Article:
“Water colours by F. J. Widgery are an acquisition to any gallery. He has devoted himself whole-heartedly to the charms of the West of England scenery. His sensitive colouring and “live” feeling are revealed in beautiful pieces of work.” – 1927.
If asked who is my favourite Dartmoor artist of all time I would no doubt opt for F. J. Widgery for many of the above reasons where the Dartmoor landscape is concerned many more besides. Fredrick John Widgery was born in 1861, the son of another noted artist William Widgery who also produced many Dartmoor landscapes. F. J. Widgery began painting whilst studying at the Exeter Cathedral School. He then attended the Exeter School of Art from whence he progressed to the South Kensington Art Schools and from there to the Antwerp Academy in Belgium. His next progression was to return to England where at an art school in Bushey, Hertfordshire, he studied under the portrait artist (amongst other talents) Hubert Von Hukomer.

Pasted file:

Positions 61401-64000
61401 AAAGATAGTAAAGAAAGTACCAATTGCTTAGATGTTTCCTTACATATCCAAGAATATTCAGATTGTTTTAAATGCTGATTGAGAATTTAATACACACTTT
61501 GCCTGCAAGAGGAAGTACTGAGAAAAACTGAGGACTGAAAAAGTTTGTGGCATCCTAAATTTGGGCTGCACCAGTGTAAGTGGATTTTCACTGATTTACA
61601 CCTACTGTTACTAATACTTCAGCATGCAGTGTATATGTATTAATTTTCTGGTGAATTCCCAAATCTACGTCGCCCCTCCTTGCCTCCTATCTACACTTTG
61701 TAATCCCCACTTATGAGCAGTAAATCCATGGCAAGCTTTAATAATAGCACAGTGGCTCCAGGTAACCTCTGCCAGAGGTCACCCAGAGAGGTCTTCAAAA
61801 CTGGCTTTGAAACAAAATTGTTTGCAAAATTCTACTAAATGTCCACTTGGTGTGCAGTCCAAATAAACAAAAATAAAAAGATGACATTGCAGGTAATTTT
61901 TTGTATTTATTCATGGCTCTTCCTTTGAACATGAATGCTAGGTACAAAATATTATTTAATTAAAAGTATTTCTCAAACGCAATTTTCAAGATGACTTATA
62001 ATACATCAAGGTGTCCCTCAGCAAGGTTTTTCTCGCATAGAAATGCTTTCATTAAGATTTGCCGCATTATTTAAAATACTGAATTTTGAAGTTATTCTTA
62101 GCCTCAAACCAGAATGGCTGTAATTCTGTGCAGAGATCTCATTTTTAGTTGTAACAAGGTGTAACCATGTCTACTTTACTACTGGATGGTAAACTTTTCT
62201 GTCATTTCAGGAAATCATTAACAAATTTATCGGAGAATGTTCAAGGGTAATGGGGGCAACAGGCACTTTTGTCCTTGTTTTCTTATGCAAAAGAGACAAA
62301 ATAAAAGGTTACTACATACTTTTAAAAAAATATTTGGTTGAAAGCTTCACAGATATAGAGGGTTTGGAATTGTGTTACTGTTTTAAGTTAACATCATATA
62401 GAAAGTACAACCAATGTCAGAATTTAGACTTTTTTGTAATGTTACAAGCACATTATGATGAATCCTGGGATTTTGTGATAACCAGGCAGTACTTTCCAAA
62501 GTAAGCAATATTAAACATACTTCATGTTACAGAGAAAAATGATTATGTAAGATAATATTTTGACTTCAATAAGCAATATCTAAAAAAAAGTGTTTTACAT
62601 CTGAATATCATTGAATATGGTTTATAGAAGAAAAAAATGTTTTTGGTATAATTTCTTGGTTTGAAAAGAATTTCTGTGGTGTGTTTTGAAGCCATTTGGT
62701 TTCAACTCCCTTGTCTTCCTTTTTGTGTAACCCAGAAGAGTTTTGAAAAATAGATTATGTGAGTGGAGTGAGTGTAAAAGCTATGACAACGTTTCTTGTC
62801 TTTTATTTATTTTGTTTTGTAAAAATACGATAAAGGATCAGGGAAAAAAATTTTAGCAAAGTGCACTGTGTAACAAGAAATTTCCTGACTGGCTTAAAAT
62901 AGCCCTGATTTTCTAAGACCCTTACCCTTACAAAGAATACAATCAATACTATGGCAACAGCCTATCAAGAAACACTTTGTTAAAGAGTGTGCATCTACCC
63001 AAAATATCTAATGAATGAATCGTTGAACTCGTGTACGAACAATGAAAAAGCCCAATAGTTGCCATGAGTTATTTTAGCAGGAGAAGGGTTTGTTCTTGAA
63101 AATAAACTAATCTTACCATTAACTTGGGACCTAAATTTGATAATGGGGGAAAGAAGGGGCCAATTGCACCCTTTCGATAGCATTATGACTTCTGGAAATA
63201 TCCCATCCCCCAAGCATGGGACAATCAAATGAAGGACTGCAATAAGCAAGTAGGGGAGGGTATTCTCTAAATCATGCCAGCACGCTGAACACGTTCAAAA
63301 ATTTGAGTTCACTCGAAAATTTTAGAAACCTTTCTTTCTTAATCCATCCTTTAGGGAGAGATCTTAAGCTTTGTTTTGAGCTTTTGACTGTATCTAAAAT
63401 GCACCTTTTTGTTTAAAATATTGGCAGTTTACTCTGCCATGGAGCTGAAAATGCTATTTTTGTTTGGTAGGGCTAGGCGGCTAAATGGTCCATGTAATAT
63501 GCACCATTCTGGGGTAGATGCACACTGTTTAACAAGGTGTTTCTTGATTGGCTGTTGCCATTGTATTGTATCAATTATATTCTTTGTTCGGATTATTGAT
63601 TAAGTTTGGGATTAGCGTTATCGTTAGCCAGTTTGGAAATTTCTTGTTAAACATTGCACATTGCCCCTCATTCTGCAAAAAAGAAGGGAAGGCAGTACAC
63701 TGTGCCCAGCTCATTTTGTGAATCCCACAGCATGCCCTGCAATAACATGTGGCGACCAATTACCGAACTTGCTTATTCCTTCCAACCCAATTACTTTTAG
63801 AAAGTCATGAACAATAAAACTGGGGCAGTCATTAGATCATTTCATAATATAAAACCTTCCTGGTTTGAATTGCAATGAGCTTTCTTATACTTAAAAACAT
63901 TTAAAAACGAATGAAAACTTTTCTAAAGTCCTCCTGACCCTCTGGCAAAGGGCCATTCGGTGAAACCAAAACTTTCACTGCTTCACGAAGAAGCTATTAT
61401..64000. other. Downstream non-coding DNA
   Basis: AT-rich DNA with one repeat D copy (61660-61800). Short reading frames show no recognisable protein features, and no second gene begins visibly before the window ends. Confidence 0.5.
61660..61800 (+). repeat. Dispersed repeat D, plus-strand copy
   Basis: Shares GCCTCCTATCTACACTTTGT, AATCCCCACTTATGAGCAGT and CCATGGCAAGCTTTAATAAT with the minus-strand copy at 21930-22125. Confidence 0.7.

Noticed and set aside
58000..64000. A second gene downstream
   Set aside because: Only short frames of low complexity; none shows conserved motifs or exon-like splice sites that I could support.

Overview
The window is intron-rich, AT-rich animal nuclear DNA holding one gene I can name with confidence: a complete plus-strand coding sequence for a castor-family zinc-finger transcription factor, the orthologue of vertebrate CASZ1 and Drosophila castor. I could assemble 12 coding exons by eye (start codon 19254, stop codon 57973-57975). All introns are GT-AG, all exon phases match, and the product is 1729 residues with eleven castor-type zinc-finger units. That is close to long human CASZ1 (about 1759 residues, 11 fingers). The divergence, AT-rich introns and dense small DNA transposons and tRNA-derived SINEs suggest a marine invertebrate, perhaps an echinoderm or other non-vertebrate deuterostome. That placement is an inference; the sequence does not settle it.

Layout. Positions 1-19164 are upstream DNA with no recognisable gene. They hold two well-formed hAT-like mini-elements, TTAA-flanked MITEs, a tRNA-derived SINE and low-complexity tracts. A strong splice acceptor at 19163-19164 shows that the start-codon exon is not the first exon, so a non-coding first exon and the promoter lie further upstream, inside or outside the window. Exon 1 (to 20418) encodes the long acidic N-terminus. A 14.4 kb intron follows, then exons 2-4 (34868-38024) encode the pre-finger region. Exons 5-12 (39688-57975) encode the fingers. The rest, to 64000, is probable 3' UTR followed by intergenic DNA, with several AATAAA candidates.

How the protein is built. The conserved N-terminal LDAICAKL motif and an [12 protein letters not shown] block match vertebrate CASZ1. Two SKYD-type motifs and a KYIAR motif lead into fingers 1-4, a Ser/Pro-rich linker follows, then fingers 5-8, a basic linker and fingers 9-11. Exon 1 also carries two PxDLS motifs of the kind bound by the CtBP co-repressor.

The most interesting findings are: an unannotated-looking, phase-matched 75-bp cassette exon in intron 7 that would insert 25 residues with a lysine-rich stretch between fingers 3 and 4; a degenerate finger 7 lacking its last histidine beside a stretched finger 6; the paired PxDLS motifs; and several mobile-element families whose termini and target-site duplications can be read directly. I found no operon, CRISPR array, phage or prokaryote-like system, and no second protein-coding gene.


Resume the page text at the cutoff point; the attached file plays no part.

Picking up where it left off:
Having completed his training and after a short spell in London Widgery decided to return to Devon and by 1883 he had joined his father at his studio in Exeter which was opposite to the Royal Albert Memorial Museum. It was here that he began studying under the auspices of John Syer another well-known Devon artist. On the 6th of January 1883 the Express and Echo published the following; “Visitors to Mr. Widgery’s studio will be pleased to notice some excellent examples of the work of his gifted son, Mr. F. J. Widgery, who is now studying under Syers, and whose vigorous style he seems to have caught with much success. Mr. Syers and the two Widgeries spent a month or two on the Moor in the fall of last year, and some fruits of their studies are to be seen in several exquisite transcripts of the scenery in the immediate neighbourhood of Lydford House. Mr. F. J. Widgery and his talented sire are to be congratulated on the rapid progress which the younger artist has made. He has benefited so much by studies on the Continent and by his friendship of Mr. Syers that his pictures are finding a ready sale in the metropolis; and those who have the means of judging predict for him a career of even greater prosperity and a wider fame than his father has enjoyed.” He also secured a second home on Dartmoor which was situated jus off the corner opposite to the Dartmoor Inn which led to Lydford. By 1884 the above predictions were coming true as his work began fetching good money, one piece called “On Dartmoor” was sold for seven guineas at an exhibition at the Royal Public Rooms in Exeter. In 1888 he exhibited in the Royal Cornwall Polytechnic Societies’ exhibition at Falmouth with a work called “A Moorland River”. This received the following acclaim, “Nearby hangs one of the most important landscapes in the gallery – F. J. Widgery’s “A Moorland River,” a work suggestive of the father’s dash combined with the fidelity of his master, the late John Syer, and a delicate feeling for colour all his own.” – The Western Morning News, September 8th, 1888.